The analysis of MM genomes reveals that mechanisms previously suspected to play a role in the biology of MM (e.g. NF-κB activation and HMT dysfunction) may in fact play broad roles by virtue of mutations in multiple members of these pathways. In addition, potentially new mechanisms of transformation are suggested, including mutations in the RNA exonuclease DIS3 and other genes involved in protein translation and homeostasis. Whether these mutations are unique to MM or are common to other cancers remains to be determined. Furthermore, frequent mutations in the oncogenic kinase BRAF were observed – a finding that has immediate clinical translational implications.
Importantly, the majority of these discoveries could not have been made by sequencing only a single MM genome – the complex patterns of pathway dysregulation required the analysis of multiple genomes. Whole-exome sequencing revealed the substantial majority of the significantly mutated genes. However, we note that half of total protein-coding mutations occurred via chromosomal aberrations such as translocations, most of which would not have been discovered by sequencing of the exome alone. Similarly, the recurrent point mutations in non-coding regions would have been missed with sequencing directed only at coding exons.
The analysis described here is preliminary. Additional MM genomes will be required to establish the definitive genomic landscape of the disease and determine accurate estimates of mutation frequency in the disease. The sequence data described here will be available from the dbGaP repository (http://www.ncbi.nlm.nih.gov/gap) and we have created a MM Genomics Portal (http://www.broadinstitute.org/mmgp) to support data analysis and visualization.
Informed consent from MM patients was obtained in line with the Declaration of Helsinki. DNA was extracted from bone marrow aspirate (tumor) and blood (normal). WGS libraries (370-410 bp inserts) and WES libraries (200-350 bp inserts) were constructed and sequenced on an Illumina GA-II sequencer using 101 and 76 bp paired-end reads, respectively. Sequencing reads were procesed with the Firehose pipeline, identifying somatic point mutations, indels, and other structural chromosomal rearrangements. Structural rearrangements affecting protein-coding regions were then subjected to manual review to exclude alignment artifacts. True positive mutation rates were estimated by Sequenom mass spectrometry genotyping of randomly selected mutations. HOXA9 shRNAs were introduced into MM cell lines using lentiviral infection using standard methods.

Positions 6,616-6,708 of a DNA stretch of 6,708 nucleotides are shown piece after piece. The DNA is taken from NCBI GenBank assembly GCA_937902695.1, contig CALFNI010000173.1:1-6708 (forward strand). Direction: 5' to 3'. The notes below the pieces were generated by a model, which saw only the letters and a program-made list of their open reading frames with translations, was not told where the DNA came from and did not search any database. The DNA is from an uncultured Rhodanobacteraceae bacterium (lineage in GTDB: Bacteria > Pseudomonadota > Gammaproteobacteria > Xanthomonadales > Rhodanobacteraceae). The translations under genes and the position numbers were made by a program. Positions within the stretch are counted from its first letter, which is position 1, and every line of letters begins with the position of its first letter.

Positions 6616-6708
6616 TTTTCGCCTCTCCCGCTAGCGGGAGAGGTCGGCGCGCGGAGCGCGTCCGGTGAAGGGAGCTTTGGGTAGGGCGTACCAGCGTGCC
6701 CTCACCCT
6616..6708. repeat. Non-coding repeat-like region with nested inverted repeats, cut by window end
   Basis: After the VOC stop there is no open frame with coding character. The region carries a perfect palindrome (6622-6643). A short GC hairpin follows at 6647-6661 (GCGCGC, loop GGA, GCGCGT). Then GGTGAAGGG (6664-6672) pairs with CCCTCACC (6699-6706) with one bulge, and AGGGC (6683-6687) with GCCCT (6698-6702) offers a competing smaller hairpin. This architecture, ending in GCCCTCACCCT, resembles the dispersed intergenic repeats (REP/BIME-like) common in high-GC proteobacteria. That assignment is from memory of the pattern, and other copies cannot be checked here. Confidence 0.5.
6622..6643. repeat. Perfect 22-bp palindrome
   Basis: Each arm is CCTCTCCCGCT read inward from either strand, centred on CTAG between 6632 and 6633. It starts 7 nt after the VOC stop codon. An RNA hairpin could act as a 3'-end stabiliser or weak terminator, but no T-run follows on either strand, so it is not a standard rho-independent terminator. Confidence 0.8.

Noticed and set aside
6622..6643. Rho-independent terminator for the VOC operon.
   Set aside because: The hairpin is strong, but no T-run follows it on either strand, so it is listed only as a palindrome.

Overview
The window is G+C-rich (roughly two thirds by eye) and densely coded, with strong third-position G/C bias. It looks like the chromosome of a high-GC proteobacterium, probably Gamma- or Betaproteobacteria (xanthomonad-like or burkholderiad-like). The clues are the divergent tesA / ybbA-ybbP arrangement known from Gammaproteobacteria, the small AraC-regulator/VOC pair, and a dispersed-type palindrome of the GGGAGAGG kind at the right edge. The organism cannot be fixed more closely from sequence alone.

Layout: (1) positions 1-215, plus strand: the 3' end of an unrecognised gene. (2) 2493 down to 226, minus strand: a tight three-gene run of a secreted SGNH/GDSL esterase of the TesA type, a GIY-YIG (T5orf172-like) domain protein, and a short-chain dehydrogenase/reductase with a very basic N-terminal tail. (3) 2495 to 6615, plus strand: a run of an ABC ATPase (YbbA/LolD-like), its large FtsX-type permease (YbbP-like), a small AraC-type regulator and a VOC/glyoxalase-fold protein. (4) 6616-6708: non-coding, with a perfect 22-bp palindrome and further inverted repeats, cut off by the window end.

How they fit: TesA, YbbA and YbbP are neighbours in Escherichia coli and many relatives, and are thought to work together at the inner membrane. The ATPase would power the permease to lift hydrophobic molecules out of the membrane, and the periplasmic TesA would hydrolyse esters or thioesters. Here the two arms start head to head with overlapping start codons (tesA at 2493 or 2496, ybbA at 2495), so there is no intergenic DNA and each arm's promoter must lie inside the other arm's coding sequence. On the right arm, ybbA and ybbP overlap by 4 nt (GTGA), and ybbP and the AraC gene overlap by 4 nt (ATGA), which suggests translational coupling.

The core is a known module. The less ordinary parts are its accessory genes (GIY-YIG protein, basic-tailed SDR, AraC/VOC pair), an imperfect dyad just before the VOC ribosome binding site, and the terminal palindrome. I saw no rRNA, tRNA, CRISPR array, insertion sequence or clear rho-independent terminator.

A complete description of the materials and methods are provided in the Supplementary Information.
This project was funded by a grant from the Multiple Myeloma Research Foundation. M.C. was supported by a Clinician Scientist Fellowship from Leukaemia and Lymphoma Research (UK). We are grateful to all members of the Broad Institute's Biological Samples Platform, Genetic Analysis Platform, and Genome Sequencing Platform, without whom this work would not have been possible.
Author Information: The sequence data described here will be available from the dbGaP repository (http://www.ncbi.nlm.nih.gov/gap). We have also created a MM Genomics Portal (http://www.broadinstitute.org/mmgp) to support data analysis and visualization.
The authors have no competing financial interests to disclose.
Author Contributions: All authors contributed to the final manuscript. K.C.A., R.F., C.C.H., S.J., A.J.J., A.K., T.L., S.L., S.V.R., D.S.S., S.T., R.V., and T.Z. collected data and provided patient materials. J.J.K., C.S., G.J.A., K.G.A., D.A., A.B., P.L.B., S.B.G., J.L., T.L., S.M., B.M., L.M.P., R.O., W.W., and J.C. processed and analyzed genetic material, including RNA/DNA extraction, fingerprinting, genotyping, data management, hybridizations, library preparation, and sequencing.M.A.C., J.J.K., A.C.S., C.L.H., M.A., and B.E.B. performed experimental work, including PCR, cloning, ChIP analyses, and RNAi experiments. M.A.C., M.S.L., J.J.K., K.C., J-P. B., Y.D., S.M., T.J.P., A.H.R., A.S., D.V., and G.G. performed data analyses. M.A.C., M.S.L., K.C., E.S.L., G.G., and T.R.G. produced the text and figures, including supplementary information. J.C., J.T., W.C.H., L.A.G., M.M., E.S.L., G.G., and T.R.G. provided leadership for the project.